# Timing of ParallelDo versus Do: simple example [duplicate]

I'm trying to understand why a simple do-loop takes substantially longer when done in parallel than sequentially:

count = 0;
SetSharedVariable[count];
AbsoluteTiming[Do[count++, {nn, 100}]]
Print[count]

Out[493]= {0.000176, Null} (\*Time in seconds*)
Out[494]= 100 (\*The result*)


Whereas if I do

count = 0;
SetSharedVariable[count];
AbsoluteTiming[ParallelDo[count++, {nn, 100}]]
Print[count]

Out[497]= {0.391256, Null}  (\*Time in seconds*)
Out[498]= 100 (\*The result*)


Could someone please explain why ParallelDo takes 0.39 seconds whereas Do takes only 0.00017 seconds?

Thanks!

• Take a look here: Why won't Parallelize speed up my code?. SetSharedVariable forces count to be always evaluated on the main kernel. Thus you gain nothing, but you do lose a lot: evaluation will keep switching between parallel kernels and the main kernel, adding a considerable overhead. – Szabolcs Jun 20 '14 at 14:57
• To see what SetSharedVariable really does, evaluate SetSharedVariable[count] first, then ParallelEvaluate[Information[count]]. It's a very straightforward implementation. – Szabolcs Jun 20 '14 at 15:27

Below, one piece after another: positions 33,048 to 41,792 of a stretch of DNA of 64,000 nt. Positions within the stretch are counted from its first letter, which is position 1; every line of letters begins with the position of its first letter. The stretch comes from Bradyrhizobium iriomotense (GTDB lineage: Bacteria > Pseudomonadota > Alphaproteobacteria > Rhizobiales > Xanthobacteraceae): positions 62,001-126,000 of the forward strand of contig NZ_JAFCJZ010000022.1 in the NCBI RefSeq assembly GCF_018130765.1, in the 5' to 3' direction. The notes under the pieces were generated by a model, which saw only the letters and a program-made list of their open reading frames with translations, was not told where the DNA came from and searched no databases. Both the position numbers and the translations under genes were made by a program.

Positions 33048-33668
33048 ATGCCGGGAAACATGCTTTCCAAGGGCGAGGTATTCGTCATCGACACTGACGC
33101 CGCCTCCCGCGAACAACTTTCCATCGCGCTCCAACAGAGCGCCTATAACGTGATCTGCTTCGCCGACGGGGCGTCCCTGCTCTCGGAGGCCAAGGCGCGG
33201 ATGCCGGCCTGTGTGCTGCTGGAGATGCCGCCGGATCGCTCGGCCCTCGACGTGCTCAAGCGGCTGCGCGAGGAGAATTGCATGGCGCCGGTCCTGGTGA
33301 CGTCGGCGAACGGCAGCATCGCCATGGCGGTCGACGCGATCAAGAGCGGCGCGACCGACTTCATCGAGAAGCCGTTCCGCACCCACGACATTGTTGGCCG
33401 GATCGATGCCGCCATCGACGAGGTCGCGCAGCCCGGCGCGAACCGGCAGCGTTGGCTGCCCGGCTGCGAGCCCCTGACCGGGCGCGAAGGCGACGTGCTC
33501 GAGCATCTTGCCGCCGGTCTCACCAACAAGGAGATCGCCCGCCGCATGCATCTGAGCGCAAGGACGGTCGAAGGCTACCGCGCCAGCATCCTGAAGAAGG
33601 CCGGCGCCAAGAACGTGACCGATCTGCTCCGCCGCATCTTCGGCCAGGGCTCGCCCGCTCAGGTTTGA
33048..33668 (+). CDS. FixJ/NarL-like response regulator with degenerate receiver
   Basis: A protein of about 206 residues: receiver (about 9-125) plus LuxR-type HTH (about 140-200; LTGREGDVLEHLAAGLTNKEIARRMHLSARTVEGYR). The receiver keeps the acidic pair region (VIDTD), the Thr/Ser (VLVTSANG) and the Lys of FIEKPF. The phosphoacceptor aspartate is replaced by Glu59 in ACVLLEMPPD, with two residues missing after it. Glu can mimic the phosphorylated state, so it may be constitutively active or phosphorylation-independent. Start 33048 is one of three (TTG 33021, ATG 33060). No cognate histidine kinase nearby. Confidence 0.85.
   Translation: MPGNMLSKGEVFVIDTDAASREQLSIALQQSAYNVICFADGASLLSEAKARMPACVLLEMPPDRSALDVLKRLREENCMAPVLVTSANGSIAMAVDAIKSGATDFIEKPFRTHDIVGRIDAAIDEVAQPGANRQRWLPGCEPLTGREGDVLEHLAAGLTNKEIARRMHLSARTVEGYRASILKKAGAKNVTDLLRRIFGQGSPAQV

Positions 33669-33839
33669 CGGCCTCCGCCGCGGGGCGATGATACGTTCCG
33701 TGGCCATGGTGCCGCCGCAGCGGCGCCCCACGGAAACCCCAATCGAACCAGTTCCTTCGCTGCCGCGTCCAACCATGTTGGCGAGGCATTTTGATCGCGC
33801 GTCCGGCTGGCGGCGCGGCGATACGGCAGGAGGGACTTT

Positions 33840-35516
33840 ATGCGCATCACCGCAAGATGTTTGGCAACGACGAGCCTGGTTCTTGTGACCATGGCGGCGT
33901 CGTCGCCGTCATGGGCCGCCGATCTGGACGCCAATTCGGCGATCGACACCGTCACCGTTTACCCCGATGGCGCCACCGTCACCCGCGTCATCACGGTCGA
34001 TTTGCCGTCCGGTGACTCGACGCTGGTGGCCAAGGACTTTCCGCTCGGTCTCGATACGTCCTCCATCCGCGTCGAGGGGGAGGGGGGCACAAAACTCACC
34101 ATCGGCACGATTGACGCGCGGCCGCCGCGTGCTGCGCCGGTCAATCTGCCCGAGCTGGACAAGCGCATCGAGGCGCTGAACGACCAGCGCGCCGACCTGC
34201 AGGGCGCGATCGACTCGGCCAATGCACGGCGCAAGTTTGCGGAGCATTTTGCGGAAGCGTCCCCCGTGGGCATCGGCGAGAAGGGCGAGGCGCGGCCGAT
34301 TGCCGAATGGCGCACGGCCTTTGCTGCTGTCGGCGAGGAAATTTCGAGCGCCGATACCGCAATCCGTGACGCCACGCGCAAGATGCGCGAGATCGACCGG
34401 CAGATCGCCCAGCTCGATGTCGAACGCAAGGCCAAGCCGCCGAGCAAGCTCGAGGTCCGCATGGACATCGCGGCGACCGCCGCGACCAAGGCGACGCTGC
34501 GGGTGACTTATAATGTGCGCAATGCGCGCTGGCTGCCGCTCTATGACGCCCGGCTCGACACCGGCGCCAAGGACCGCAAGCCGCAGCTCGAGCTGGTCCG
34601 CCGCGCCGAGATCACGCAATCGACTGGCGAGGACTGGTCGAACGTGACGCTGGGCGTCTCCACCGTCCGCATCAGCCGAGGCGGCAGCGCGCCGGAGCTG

• @Szabolcs, thanks for the helpful comment and link. So then, if I understand correctly, in order for a single variable to be updated by, say, a billion independent loops I'm better off using Do loops instead of ParallelDo loops because of the communication overhead? – MvP Jun 20 '14 at 15:42
• Usually, yes. The best thing is not to use a variable that's changed by multiple threads, but this is not possible for every algorithm. When it is possible, it simplifies parallelization dramatically (in any language). SetSharedVariable is only useful if the variable access is infrequent and takes negligible time compared to other computations. I only found SetSharedVariable useful in very few cases. – Szabolcs Jun 20 '14 at 15:46